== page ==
It says something about the first two "Godfather" movies that even the hype for "The Godfather, Part III" has its fascinating side. The proof of this particular pudding is a Home Box Office special called "The Godfather Family: A Look Inside," which premieres tonight at 7.
The special will be repeated several times this month, including a playdate on Christmas Day, when "Godfather III" is set to open in theaters. HBO will also be showing the first two films: "The Godfather" on Dec. 18 at 8 p.m., and "Part II," Dec. 19 at 8.
Perhaps a word of protest should be sounded whenever Hollywood gets away with passing off publicity as entertainment. On Sunday night, for example, NBC is offering a "special" celebrating the less-than-legendary partnership of actor Robert Redford and director Sydney Pollack, a one-hour ad for their forthcoming film "Havana."
If HBO's "Godfather" documentary has the same craven aims, it nevertheless earns its hour upon the screen. The program includes such priceless, previously unseen footage as Marlon Brando's wardrobe test, with the actor experimenting with some of the makeup tricks he would later use as Vito Corleone.
We also get to see Al Pacino's screen test for the role of Michael Corleone, a part that director Francis Ford Coppola says Paramount executives did not want him to play. As a result, Coppola had to test actors like Martin Sheen as well, and one can see even from a glimpse of Sheen's screen test what a disaster that would have been. James Caan, who got the part of Sonny, also tested for Michael.
Robert De Niro, who didn't appear until the second "Godfather" film (as the young Vito -- more casting to which Coppola says Paramount objected), auditioned for the role of Sonny in the first film. His screen test is amusingly explosive, his long hair tied in a bun at the back of his head.
Actors suggested by Paramount, Coppola says, included Redford and Ryan O'Neal. Imagine.
The "Godfather" films have achieved such mythic stature that virtually all the preserved marginalia in "Godfather Family" seems riveting. Coppola recalls, as he has before, how skeptical Paramount was about the project, how each day Coppola thought he would be fired, how he almost had to smuggle Brando into the film over executive misgivings and objections.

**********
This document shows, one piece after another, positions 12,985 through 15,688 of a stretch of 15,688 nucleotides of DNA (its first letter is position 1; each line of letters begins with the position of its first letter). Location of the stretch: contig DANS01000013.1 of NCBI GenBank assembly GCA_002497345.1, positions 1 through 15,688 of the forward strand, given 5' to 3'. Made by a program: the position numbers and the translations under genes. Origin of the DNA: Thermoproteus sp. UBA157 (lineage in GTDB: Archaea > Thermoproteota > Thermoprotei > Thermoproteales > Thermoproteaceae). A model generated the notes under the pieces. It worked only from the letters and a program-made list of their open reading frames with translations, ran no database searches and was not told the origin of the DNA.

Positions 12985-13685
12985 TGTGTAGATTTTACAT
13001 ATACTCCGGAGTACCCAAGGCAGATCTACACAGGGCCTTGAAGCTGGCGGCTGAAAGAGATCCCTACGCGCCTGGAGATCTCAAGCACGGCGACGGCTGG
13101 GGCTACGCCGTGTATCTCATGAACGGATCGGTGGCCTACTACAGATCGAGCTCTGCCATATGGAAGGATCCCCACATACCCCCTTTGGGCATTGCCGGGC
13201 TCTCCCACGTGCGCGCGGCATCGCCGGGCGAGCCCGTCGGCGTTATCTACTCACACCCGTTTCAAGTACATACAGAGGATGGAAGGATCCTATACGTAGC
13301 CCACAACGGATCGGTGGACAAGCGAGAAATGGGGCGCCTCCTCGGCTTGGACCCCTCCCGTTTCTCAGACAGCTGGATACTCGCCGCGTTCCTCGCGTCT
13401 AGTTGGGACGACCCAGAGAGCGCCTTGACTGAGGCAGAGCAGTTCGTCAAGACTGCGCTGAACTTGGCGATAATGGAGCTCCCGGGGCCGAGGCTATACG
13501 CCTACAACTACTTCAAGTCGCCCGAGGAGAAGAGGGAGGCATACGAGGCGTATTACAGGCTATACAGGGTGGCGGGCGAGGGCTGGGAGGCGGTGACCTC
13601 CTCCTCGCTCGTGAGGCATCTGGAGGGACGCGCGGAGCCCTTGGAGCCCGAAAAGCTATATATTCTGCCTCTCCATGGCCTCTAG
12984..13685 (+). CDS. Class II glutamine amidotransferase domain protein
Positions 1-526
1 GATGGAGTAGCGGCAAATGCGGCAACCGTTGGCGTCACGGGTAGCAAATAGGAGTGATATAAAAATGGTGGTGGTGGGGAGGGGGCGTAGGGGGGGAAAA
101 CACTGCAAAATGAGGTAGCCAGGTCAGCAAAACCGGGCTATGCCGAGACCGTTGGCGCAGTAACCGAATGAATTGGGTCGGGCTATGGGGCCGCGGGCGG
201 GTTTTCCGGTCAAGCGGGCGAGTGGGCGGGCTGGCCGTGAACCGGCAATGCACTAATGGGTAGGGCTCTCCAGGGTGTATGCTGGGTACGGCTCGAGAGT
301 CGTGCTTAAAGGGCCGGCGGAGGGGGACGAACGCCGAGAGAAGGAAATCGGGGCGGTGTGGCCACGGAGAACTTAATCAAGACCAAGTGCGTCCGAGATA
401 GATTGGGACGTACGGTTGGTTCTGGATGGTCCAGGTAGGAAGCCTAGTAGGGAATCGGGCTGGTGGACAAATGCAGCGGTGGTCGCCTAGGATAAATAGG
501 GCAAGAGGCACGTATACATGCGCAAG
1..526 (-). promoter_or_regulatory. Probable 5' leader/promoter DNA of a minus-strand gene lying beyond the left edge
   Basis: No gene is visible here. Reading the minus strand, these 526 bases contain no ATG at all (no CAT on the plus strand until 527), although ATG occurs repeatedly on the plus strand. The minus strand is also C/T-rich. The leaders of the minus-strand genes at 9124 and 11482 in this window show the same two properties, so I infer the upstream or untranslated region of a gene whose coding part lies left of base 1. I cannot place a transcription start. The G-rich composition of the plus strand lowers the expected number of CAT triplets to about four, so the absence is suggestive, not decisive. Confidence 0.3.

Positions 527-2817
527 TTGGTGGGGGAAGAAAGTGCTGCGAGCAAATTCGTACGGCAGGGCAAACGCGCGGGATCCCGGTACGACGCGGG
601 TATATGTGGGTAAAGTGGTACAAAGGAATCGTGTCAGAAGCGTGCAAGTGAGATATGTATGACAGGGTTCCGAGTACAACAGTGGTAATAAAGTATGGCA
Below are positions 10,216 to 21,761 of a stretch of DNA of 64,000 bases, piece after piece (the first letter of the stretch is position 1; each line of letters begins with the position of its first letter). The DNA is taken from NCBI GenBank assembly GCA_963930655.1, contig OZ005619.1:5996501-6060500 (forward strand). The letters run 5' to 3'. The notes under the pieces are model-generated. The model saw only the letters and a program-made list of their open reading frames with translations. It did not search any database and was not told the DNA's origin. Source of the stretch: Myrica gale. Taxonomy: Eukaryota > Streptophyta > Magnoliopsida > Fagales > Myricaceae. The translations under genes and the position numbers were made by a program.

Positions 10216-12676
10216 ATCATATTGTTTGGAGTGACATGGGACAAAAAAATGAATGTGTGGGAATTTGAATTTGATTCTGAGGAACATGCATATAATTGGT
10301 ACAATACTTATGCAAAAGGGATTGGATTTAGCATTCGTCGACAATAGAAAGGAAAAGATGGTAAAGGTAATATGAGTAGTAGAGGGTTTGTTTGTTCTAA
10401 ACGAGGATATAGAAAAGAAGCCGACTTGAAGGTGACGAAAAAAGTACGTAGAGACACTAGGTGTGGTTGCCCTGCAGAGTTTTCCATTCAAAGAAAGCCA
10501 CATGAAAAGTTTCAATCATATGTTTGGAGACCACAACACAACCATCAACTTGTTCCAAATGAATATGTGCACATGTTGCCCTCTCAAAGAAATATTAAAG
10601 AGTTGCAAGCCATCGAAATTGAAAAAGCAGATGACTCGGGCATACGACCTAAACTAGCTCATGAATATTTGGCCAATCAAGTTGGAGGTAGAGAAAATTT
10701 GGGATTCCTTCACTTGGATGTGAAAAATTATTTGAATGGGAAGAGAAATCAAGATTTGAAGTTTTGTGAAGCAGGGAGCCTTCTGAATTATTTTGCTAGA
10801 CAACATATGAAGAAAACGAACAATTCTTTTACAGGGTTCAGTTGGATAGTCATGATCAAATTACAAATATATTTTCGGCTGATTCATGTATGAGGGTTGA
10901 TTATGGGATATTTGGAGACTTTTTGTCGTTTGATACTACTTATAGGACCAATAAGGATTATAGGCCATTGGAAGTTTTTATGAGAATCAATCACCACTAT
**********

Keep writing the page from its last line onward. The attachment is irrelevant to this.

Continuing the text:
Paramount produced this hour; is it surprising Coppola is allowed to be so critical? No, because the company regime has changed since "The Godfather" was filmed. Current Paramount Chairman Frank Mancuso, interviewed briefly, comes off like a pillar of wisdom in comparison with the unseen and unnamed executives Coppola talks about.
The films represent a multigenerational saga in more ways than one. Sofia Coppola, the director's daughter, was the baby in the first film's now-classic baptism scene. Now a young woman, she plays a role in the third film.
It's dismaying, considering the richness and brilliance of the first two films, how shallow Coppola sounds at times when discussing them or when directing Pacino in scenes for the new one; the old boy rattles off one hoary banality after another. Maybe this has something to do with his inscrutable technique.
He long rejected the idea of making a third film, Coppola says, unless it were to be something along the lines of "Abbott and Costello Meet the Godfather." Advance reports about the new film are mixed, but even if it's only half as good as the first two, it could still be great.
Among others interviewed for this report are Coppola's sister, Talia Shire ("We're the most dangerous act in town," she says of the Coppolas); Coppola's wife, Eleanor (who compares herself to the WASPy Kay played by Diane Keaton); Andy Garcia, who stars in "Part III" with Pacino and Keaton; the great cinematographer Gordon Willis; and Caan and De Niro, who both tell engaging tales of life behind the scenes.
Director and editor Jeff Werner seriously overdid reprises of violent scenes from the first two films in his documentary; he seems determined to include every bloody murder. But for the most part, "Godfather Family" plays like a very glorified home movie, one in which many members of the clan have achieved the status of royalty.